The William & Mary Law School, School of Education and School of Business climbed in U.S. News & World Report's 2010 graduate school rankings released today. The Law School jumped two places among law schools in the United States ranking tied for 28th in the country. The School of Education appeared in the "Top 50," ranking tied for 48th. William & Mary's Mason School of Business ranked tied for 55th among graduate business programs. Also recognized was William & Mary's graduate program in U.S. colonial history. This program was ranked fourth in its field nationwide. Doctoral programs are ranked every four years by discipline.
"The US News rankings matter because lots of people believe they have significance. It's always refreshing, accordingly, to see William & Mary doing well in the rankings," said William & Mary president Taylor Reveley. "Congratulations are due our colonial history program and the law, education and business schools."
The ranking comes in the midst of a great spring for the Law School. Last month alone they announced the appointment of their new dean, Davison Douglas, and received news that the William & Mary Black Law Students Association was named National Chapter of the Year. The ranking also comes as the Law School marks a year of record applications - 4978 for the approximately 200 seats in the juris doctor program. This total represents an 8.3 percent increase compared to last year while the national law school applicant pool has increased less than 4 percent.
William & Mary Law School, which has the distinction of being the oldest law school in the country, has consistently ranked among the best in the magazine's survey. U.S. News ranked the school 30th in 2008, 31st in 2007. This year the Law School tied with the George Washington University Law School.
"Though we remain skeptical about the rankings, rising two spots to No. 28 supports a message that I have been delivering all year - that William & Mary Law School is in an especially good place right now," said Lynda Butler, interim dean of the Law School. "It continues to set records in admission applications. Our faculty continues to produce thought-provoking scholarship and to demonstrate why our classroom experience is second to none. Our students continue to impress both in and out of the classroom, running high quality law journals, winning prestigious moot court and trial team competitions, securing jobs in a tight market, and giving back to the greater community in countless ways. Our alumni continue to care about their school, giving their time, their money and their hearts to advance our interests. Together we have strengthened the position of the nation's oldest law school and nurtured a dynamic environment for intellectual pursuit."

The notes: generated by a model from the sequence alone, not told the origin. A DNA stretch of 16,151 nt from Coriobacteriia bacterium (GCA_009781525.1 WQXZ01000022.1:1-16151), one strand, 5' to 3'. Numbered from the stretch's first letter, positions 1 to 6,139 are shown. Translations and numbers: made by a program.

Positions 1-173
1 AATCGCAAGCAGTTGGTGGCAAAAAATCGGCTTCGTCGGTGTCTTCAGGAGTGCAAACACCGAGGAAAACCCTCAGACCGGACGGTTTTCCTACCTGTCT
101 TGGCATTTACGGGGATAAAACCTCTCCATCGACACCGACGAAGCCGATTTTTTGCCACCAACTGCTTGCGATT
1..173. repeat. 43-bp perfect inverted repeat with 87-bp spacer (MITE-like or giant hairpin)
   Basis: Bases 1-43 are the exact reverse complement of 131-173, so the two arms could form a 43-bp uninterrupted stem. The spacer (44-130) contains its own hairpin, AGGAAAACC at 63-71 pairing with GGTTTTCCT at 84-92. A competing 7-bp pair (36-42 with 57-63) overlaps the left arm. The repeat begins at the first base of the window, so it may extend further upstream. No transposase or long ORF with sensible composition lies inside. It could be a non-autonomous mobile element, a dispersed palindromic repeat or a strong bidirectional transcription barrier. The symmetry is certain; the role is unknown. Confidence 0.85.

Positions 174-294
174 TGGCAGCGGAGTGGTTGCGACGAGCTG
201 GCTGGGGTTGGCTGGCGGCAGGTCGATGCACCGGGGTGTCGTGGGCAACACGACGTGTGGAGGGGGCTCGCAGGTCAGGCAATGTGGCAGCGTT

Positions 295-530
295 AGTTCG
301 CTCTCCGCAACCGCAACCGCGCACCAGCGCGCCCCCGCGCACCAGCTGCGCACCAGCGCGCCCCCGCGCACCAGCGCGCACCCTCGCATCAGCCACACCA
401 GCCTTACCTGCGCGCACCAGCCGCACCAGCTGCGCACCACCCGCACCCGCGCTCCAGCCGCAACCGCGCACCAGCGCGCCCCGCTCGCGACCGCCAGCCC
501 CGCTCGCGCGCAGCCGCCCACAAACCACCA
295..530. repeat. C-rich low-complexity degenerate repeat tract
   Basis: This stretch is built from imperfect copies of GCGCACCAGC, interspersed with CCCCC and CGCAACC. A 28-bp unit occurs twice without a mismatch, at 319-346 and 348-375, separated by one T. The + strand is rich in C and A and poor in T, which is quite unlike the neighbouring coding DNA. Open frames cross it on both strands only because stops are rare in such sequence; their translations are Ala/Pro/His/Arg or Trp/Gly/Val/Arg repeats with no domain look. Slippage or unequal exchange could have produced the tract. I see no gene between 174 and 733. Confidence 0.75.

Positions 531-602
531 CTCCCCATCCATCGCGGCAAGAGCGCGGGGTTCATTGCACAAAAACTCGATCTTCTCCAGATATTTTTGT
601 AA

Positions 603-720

For the School of Education, U.S. News' recognition comes as the school is set to open a new state-of-the-art facility in 2010. Construction of the new 112,000-square-foot education building is well underway at the Monticello entrance to campus. The new facility will bring all of the School of Education's programs under one roof. "Our new facility will help to showcase the tremendous work of our faculty and students. To have this recognition only adds to the momentum we have moving forward," said Virginia McLaughlin, dean of the School of Education.
The School of Education prepares elementary and secondary teachers through baccalaureate and master's degree programs. Programs for specialist and administrators are offered at the master's and doctoral levels. In 2008, the School of Education generated $8 million in external funding for research and outreach programs. It was ranked 48th tied with Purdue University - West Lafayette and University of Illinois - Chicago in this year's survey.
William & Mary's Mason School of Business is also preparing for a new facility as construction of Alan B. Miller Hall, the future home of the business school, is nearing completion. Work on the new 163,000-square-foot building at the corner of Ukrop Way and Jamestown Road began in spring 2007. The state-of-the-art academic facility is scheduled to be open for students, faculty and staff for the fall 2009 semester.
"We are pleased to be ranked in the top ten percent of accredited business schools," said Dean Lawrence B. Pulley of the Mason School of Business. "This distinction reflects the quality and dedication of our faculty and staff and the talent and career success of our students. We look forward to continuing our assent among business schools."
U.S. News annually ranks graduate and professional school programs in education, law, medicine, engineering and business using a variety of scoring categories, such as peer assessments, student/faculty rations and funding for faculty research.
The 2010 edition of the newsstand book, America's Best Graduate Schools, hits newsstands Tuesday, April 28. Many of the rankings will also appear in the May 2009 issue of U.S. News, which goes on sale April 28. Additional information on the rankings is available on line at http://www.usnews.com.